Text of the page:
This very sharp move was quite popular in the 70s and 80s. It faded due to some theoretical discoveries for white in the early 2000’s. Nevertheless, it is a good surprise weapon.

7.Qd2 Rc8 8.O-O-O Nxd4 9.Qxd4 Qa5 10.f4 10. Bd2 is popular, e.g. 10…a6 11. Kb1 Qc5!? which is playable for black.


10 … e6!? Introducing a very sharp gambit.

11.Bxf6 Here, 11. Bc4!? declining and developing is very interesting.

11…gxf6 12.Qxf6 Accepting the pawn, but black gains the dangerous g7-c3 diagonal for his dark square bishop. This was all semi-known to me at the time, but I had never tested the assertion. As a matter of fact, I don’t recall who showed me this 10…e6!? gambit idea. It was soon before this game was played.

12…Rg8 13.Qd4 d5 14.f5


Maximum violence!

14…Rxc3 15.Qxc3 Qxa2?! Now the game is completely crazy. However my move wasn’t the best one in the position. Superior was 15…Bh6+! 16. Kb1 Qxc3 17. bxc3 dxe4 18. fxe6 Bxe6 and black is completely OK with equal chances. Youths like to attack and keep the queens on.

16.Re1?! A mistake in return. 16. Kd2! is much more accurate. 16…Bh6+ 17. Ke1 Qa4 18. Bd3 dxe4 19. fxe6 and white is on top. 16…dxe4 16…a5!? is an inventive move that I did not consider during the game. White might respond 16…a5!? 17. fxe6 fxe6 18. Qb3 but even so, after 18…Bh6+! 19. Kd1 Qxb3 20. cxb3 Bc6 Black has little to fear.

17.Rxe4 Bh6+ 18.Kd1 Bc6


This is the sort of position that is child’s play for a computer and a huge headache for a human player.

19.Re5? 19. Rh4 is more accurate. Then, both 19…Qa1+ and 19..Qb1+ lead to great complications. For example, 19. Rh4 Qb1+ 20. Ke2 Qc1! 21. Rg1 (Kind of feeble, but what else?) 21…Bg7!? or 21…Bg5!? in both cases with sharp play and mutual chances.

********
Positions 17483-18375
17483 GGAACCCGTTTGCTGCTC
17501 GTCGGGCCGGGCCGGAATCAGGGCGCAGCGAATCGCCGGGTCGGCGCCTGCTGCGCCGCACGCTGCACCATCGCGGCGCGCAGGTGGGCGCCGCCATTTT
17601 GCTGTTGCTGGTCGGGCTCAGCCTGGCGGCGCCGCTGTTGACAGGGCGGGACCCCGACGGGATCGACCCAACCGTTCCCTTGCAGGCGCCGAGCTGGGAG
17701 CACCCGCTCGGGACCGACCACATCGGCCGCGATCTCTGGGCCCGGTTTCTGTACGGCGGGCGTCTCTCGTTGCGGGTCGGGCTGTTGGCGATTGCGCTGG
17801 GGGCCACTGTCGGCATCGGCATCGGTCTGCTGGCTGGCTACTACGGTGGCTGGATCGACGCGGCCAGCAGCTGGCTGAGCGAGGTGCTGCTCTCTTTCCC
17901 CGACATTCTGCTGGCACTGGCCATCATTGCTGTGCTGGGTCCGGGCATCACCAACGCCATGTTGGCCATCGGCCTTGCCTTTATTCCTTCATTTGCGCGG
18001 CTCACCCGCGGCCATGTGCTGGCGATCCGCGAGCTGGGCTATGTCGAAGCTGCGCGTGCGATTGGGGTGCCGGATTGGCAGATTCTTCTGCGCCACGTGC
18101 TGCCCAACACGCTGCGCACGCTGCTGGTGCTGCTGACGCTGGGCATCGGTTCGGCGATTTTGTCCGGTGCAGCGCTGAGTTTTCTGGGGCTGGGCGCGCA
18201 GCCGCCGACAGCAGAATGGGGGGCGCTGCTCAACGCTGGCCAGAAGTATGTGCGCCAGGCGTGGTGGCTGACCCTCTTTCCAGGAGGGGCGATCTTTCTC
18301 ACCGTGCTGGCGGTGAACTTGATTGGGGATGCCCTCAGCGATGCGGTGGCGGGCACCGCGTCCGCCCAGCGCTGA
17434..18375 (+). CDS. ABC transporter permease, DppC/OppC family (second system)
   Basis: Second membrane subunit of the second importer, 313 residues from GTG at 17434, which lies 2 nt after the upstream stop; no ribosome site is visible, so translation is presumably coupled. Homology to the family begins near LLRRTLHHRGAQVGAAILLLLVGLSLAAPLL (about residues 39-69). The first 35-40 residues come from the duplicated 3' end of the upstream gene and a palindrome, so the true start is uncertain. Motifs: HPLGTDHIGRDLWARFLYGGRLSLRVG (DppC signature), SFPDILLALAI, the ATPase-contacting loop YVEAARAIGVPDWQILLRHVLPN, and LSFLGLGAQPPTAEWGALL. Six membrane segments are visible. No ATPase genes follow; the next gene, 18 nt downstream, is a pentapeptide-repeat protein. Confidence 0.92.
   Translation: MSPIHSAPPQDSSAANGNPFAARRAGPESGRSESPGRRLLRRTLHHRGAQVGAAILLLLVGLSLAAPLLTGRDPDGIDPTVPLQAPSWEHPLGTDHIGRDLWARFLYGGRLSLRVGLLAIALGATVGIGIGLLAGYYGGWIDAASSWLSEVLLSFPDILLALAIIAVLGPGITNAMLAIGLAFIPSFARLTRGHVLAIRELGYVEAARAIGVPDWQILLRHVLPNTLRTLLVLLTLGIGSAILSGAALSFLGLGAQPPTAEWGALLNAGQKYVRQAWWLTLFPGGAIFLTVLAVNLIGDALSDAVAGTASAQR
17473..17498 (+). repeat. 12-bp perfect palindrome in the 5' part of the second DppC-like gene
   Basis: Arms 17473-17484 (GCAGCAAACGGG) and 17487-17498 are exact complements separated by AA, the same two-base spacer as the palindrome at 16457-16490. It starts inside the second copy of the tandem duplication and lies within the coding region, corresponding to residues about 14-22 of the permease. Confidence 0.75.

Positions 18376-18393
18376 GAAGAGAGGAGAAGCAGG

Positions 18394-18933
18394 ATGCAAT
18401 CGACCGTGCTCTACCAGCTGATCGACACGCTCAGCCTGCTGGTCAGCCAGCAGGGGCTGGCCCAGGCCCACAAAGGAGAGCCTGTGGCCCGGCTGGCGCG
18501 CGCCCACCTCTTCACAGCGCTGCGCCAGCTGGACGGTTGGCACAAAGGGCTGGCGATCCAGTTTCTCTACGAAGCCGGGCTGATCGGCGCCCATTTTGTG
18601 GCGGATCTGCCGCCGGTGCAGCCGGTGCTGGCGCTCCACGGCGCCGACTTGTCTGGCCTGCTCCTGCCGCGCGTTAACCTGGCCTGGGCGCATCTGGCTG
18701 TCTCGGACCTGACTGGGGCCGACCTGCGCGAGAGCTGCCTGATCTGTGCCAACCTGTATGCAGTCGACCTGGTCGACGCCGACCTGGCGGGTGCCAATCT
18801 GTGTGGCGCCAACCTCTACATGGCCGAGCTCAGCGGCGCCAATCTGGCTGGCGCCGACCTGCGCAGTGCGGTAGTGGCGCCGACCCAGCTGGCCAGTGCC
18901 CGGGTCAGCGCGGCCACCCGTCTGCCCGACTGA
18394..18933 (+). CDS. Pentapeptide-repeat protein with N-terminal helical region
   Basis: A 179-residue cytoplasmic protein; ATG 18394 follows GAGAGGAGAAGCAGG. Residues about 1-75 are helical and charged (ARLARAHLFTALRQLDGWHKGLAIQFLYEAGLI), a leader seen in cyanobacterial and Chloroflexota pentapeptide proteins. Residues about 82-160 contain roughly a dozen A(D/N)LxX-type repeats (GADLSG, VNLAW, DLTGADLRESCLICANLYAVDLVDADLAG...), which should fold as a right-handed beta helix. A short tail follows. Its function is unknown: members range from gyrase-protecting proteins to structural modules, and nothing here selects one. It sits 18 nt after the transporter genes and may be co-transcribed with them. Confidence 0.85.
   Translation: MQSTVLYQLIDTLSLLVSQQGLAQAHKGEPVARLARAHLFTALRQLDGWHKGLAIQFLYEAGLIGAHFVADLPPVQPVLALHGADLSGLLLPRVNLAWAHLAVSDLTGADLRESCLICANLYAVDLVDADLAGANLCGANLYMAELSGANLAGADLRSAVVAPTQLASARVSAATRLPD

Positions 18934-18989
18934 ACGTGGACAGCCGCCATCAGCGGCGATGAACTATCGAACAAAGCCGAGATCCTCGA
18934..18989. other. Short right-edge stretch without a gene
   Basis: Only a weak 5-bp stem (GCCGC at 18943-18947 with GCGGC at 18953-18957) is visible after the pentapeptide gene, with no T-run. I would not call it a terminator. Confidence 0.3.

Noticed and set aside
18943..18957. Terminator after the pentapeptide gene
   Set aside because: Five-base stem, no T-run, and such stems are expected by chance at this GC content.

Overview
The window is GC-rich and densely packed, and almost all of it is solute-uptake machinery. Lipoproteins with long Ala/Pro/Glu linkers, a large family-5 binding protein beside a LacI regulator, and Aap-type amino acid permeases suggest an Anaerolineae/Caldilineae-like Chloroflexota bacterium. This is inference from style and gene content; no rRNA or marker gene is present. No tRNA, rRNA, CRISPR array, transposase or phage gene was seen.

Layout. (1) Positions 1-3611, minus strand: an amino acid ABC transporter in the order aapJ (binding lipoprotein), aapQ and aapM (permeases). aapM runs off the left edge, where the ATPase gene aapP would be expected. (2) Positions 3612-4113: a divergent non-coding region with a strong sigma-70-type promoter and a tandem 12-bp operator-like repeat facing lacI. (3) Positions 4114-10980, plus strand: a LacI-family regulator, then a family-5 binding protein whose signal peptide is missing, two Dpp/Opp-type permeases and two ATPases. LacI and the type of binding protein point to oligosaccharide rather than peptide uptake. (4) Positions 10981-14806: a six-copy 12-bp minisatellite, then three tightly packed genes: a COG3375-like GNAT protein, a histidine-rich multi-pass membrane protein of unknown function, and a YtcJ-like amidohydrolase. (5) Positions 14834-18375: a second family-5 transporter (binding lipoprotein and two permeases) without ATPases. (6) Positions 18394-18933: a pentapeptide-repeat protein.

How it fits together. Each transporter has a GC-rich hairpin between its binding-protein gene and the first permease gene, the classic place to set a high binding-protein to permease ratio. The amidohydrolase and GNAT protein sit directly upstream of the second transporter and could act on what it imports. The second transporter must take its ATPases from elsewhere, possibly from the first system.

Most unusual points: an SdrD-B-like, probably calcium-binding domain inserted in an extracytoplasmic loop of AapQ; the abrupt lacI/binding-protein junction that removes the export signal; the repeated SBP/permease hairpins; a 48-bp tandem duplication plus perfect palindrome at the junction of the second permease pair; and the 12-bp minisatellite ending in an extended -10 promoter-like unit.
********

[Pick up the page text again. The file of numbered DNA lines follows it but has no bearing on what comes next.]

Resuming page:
19…Qb1+ 20.Ke2 Bg7 Black is on top now. The question is, can white “bail out” and survive. 21.Kd2 Bxe5 22.Qxe5 Rg5 23.Qb8+?! 23. Qh8+ was a more challenging try. The game can then get really sharp but black’s king winds up safer: 23. Qh8+ Kd7 24. Qd4+ Ke8 25. Qh8+ Ke7! Avoiding the draw. 26. f6+ Kd7 27. Qf8 (27. Qxh7 Rd5+ wins, e.g. 28. Kc3 Kd6! with a mating attack.) 27…Rd5+ 28. Kc3 Kc7! with a big attack.

23…Kd7 Now it’s simply bad for white in all lines.



24.Bb5? A tactical miscue. Black is faster than white and winds up the game with a direct mating attack. However, the superior 24. Qxb7+ Bxb7 25. Bb5+ Kc7 26. Rxb1 Rxg2+ simply leads to a terrible ending for white. 24. fxe6+ fxe6 25. Qxa7 Qxb2 is also very good for black.

24…Rxg2+ 25.Ke3 Qxh1 26.Qxb7+ Kd8 27.Qb8+ Ke7 28.Qxa7+ Kf8 29.Qc5+ Kg8 30.Qxc6 White could not postpone taking the bishop any longer. Now it’s black’s turn to hunt the white king which cannot escape. It’s all over.

30…Qe1+ 31.Kd4 Qf2+ 32.Kd3 Qd2+ 33.Ke4 Rg4+ 0-1

It was a thrill for me to beat a GM. I would go on to beat GM Roman Dzindzihashvili later in the year in Chicago and GM Shamkovich the next year in New York, but this game was a special treat because it was so tactical and crazy.


At the end of this event there was further hilarity when it was announced I would receive the special “Junior Merit” award. One of the gaggle of British juniors, I believe it was Stuart Conquest, muttered “He’s not a Junior!” and it was true, I was not eligible. Nevertheless, I was the proud recipient of 20 quid or so. Huzzah.